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Maternal Deaths, and Disparities, Become a Grassroots Cause

Mary Caffrey
Rates of maternal deaths have climbed over a generation in the United States while falling in other developed countries. African American women are more than 3 times more likely to die in childbirth than white women. A new federal law and efforts in states like New Jersey seek to turn the tide.
Since 1990, it has become safer to have a baby in Germany, France, England, and Japan, but that has not been the case in the United States, where the rate of mothers who die of pregnancy-related causes has skyrocketed over the past generation to 700 a year, or 2 a day. The crisis is acute among African American mothers, who are 3.5 times more likely to die in childbirth, or shortly afterward, than white women, according to the CDC.

Tennis star Serena Williams was almost among those numbers a year ago, when she suffered shortness of breath after a C-section and struggled to get hospital staff to take her complaints seriously. Her story pulled the tale of rising maternal mortality and morbidity—and huge racial disparities—from the obscurity of medical journals to the front pages of America’s largest newspapers. High-profile investigations in USA Today and The New York Times featured stories of new mothers whose deaths stemmed from preventable causes, like hypertension, and discussed a landmark 2015 study in Lancet that showed how poorly US maternity care compared with the rest of the developed world.

Maternal mortality and morbidity—an estimated 50,000 women experience injuries in childbirth each year in the United States—is a complex problem rooted in the lack of consistent healthcare during and before pregnancy. Mary-Ann Etiebet, MD, lead and executive director of Merck for Mothers, said the connection between lack of insurance and maternal mortality is being studied, and the need for healthcare before conception is being recognized.

“From our programs, we’ve learned that many women have not seen a provider since childhood and that for many women, pregnancy is a window of opportunity to establish a connection with the healthcare system,” she said in an email. “Without consistent primary care, many women may enter pregnancy with unmanaged chronic conditions, such as diabetes, and hypertension, that can contribute to complications during pregnancy, childbirth, and beyond.”

It all led to a rare bipartisan vote in Congress on a new federal law that President Donald Trump signed on December 22, 2018, which will promote better data collection to tackle the problem.

The American College of Obstetricians and Gynecologists (ACOG) hailed the passage of the law, which will provide funds to establish and support Maternal Mortality Review Committees (MMRCs) at the state level. These groups would be required to review every pregnancy-related death and develop recommendations to prevent future deaths. It also provides $12 million a year in new funds for 5 years for states to fund these committees.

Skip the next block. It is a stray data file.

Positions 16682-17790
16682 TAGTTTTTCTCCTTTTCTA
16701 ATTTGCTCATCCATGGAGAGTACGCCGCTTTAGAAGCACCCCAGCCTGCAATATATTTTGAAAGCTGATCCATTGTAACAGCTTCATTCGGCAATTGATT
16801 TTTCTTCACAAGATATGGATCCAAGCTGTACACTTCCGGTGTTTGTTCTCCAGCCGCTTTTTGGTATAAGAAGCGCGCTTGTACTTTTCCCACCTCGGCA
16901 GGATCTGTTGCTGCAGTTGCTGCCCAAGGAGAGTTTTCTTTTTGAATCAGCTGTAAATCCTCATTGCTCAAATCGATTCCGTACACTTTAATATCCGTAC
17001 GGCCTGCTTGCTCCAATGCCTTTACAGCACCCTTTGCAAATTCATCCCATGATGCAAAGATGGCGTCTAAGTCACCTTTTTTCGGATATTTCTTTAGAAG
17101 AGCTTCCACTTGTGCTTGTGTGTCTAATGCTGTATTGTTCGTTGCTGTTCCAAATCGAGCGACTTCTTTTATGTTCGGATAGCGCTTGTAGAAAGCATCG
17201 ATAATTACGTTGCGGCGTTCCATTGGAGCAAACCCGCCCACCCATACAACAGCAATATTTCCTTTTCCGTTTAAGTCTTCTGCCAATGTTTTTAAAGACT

“The passage of the Preventing Maternal Deaths Act has been a long-held goal for ACOG and is a crucial step to reversing our country’s rising maternal mortality rate,” the group said in a statement. “No more pregnant and postpartum women should die from preventable causes.” 

Now, the hard part begins for physicians, state-level policy makers, advocates, and health plans. Understanding how to fix the maternal health crisis starts with a question: has care for pregnant women become worse over the past generation, or are we finally realizing just how bad it’s been?

Katy B. Kozhimannil, PhD, MPA, associate professor in the Division of Health Policy and Management at the University of Minnesota School of Public Health, where she is director of research at the University of Minnesota Rural Health Research Center, believes it’s the latter.

In an interview with The American Journal of Managed Care® (AJMC®), Kozhimannil said the data on maternal mortality have not been very good historically. CDC only began tracking pregnancy-related deaths in 1986; these are defined as “the death of a woman while pregnant or within 1 year of the end of a pregnancy—regardless of the outcome, duration or site of the pregnancy—from any cause related to or aggravated by the pregnancy or its management, but not from accidental or incidental causes.” Especially in the early years of tracking, data may have been inaccurate, since CDC depends on MMRCs in the states to report deaths and injuries.

When a mother dies in childbirth, Kozhimannil said, “It’s such a silencing experience that no one wants to talk about it when it happens. It’s something that should spark outrage, but it’s just so soul crushing.”

As family members mourn, they may fail to see themselves as part of a larger pattern, Kozhimannil said. And even when MMRCs exist, lack of staffing can stall data collection, as is the case in Minnesota. The panel there has not met in 2 years, she said.

The federal law and national attention to maternal mortality is generating action in the states, including an effort in New Jersey led by First Lady Tammy Murphy. Members of the General Assembly recently introduced a 14-bill package to address maternal mortality and racial disparities; despite the state’s relative wealth, New Jersey ranked 47th among the 50 states in maternal mortality on a recent report, America’s Health Rankings.

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